Island Creek employs pitting this time of year. Skip and Mark watch the forecast constantly - every morning and every night - and when it looks like it's going to be 20 degrees or below for four nights in a row with a whole lot of wind, it's time. Ice and wind means mangled gear and oysters scattered all over the bottom. It's not an issue of oysters per se (Island Creek's survive our winters on the bottom). It's the Row 34's, Aunt Dotty's, and thousands of pieces of gear that would be at risk; therefore, every last one of those little sweeties - in the hundreds of thousands - are placed in root cellars on campus and over at Saquish for a winter's nap in cool damp, root cellars. As far as I know, growers have been pitting oysters since the 1800's (Henry David Thorough observed and wrote about pitting in his book "Cape Cod").

When the first big tides in March or April roll around Favorable temperatures matter), the oysters will come back out of their cellars and return to ICO's grants.

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These pitted oysters are alive and well in the root cellar, however dormant.

Temperature and humidity is important. This picture was taken on one of the single-digit mornings. The root cellar was at 34 degrees with a relative humidity of 80%. That’s pretty darn good!

Temperature and humidity is important. This picture was taken on one of the single-digit mornings. The root cellar was at 34 degrees with a relative humidity of 80%. That’s pretty darn good!


growing an oyster hatchery, pt. 1

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Although they much prefer the hatchery-side of the business, this crew is as much farmers as the farmers are! While the hatchery’s been under construction, they’ve worked alongside us out on the bay - working the same hours, the same routines, the same weather - whenever additional support was needed. Their passion runs deep, and their positivity is infectious :-) …

Hannah Pearson, Hatchery Manager

Hannah Pearson, Hatchery Manager

Shawna Chamberlin, Hatchery Technician

Shawna Chamberlin, Hatchery Technician

Emily Fay, Hatchery Technician

Emily Fay, Hatchery Technician

Cat Fillo, Hatchery Technician

Cat Fillo, Hatchery Technician

Nick Keohan, Hatchery Technician

Nick Keohan, Hatchery Technician

Monika Shmuck, Hatchery Technition

Monika Shmuck, Hatchery Technition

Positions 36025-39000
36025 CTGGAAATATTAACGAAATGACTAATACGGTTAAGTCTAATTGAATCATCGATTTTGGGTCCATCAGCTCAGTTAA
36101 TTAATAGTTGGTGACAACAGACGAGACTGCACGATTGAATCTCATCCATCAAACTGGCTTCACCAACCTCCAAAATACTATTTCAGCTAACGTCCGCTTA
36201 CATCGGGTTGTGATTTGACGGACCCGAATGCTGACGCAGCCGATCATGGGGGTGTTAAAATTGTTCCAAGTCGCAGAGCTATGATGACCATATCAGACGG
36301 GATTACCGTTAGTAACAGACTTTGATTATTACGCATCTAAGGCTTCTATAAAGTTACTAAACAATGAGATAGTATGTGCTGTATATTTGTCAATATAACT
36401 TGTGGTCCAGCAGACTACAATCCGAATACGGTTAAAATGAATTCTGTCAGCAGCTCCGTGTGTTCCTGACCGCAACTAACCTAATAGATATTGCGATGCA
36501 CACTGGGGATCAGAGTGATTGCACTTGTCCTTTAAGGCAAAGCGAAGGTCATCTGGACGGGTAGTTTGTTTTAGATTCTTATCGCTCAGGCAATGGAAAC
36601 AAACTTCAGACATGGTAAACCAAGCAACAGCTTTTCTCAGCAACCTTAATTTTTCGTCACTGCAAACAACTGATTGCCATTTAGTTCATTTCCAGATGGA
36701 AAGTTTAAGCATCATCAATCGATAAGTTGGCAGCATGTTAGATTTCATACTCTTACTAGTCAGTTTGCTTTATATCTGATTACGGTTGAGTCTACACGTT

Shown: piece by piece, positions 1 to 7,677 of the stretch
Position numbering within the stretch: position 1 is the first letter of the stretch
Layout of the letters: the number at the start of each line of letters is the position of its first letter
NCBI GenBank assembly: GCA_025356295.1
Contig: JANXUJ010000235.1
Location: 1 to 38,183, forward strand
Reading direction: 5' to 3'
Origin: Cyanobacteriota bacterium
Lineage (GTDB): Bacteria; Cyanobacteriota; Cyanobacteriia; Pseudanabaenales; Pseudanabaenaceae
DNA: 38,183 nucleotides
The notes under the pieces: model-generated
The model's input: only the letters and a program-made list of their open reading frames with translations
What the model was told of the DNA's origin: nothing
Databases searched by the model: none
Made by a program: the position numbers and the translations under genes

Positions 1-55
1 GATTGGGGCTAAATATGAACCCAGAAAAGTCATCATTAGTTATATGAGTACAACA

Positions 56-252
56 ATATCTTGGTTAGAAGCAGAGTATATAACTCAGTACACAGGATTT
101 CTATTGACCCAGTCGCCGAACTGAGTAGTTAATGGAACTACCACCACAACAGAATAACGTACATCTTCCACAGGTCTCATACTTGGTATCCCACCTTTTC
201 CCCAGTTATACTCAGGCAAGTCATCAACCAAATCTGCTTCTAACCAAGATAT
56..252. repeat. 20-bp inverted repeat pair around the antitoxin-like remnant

Out with the old

Last July, Island Creek’s hatchery closed-shop at its former location on the Maritime School’s campus. Every single piece of gear and equipment was from there to Island Creek’s new facility. It was a painstaking process for the hatchery crew that continued through the early fall. They did it all.

@schambs715

@schambs715

@schambs715

@schambs715

@schambs715

@schambs715

This  was  the former hatchery! @schambs715

This was the former hatchery! @schambs715

In with the new

Construction had to start somewhere, and everybody pitched in. The new hatchery building formerly served as a science lab for Battelle, a global research and development organization, researching marine life sciences here in little ‘ol Duxbury Massachusetts. Battelle sold the 11 acre property, including buildings and facilities to Island Creek in 2017. Battelle’s former research building was completely gutted last fall; construction commenced in December.

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#emfay

#emfay

Yours truly, having a little fun.  @emfay

Yours truly, having a little fun. @emfay

#emfay

#emfay

Putting Things Together

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Starting Fresh

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Growing microalgae - oyster food - for the new hatchery

“Broodstock oysters (above and below) are adult oysters (2–3 years old). Male and female oysters are fooled into thinking it’s springtime, because of the temperature-controlled tanks they’re in. They are fed the algae that is grown here,

@schambs715

@schambs715

There’ll be much more cool hatchery stuff to share in upcoming february posts!

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so long, january!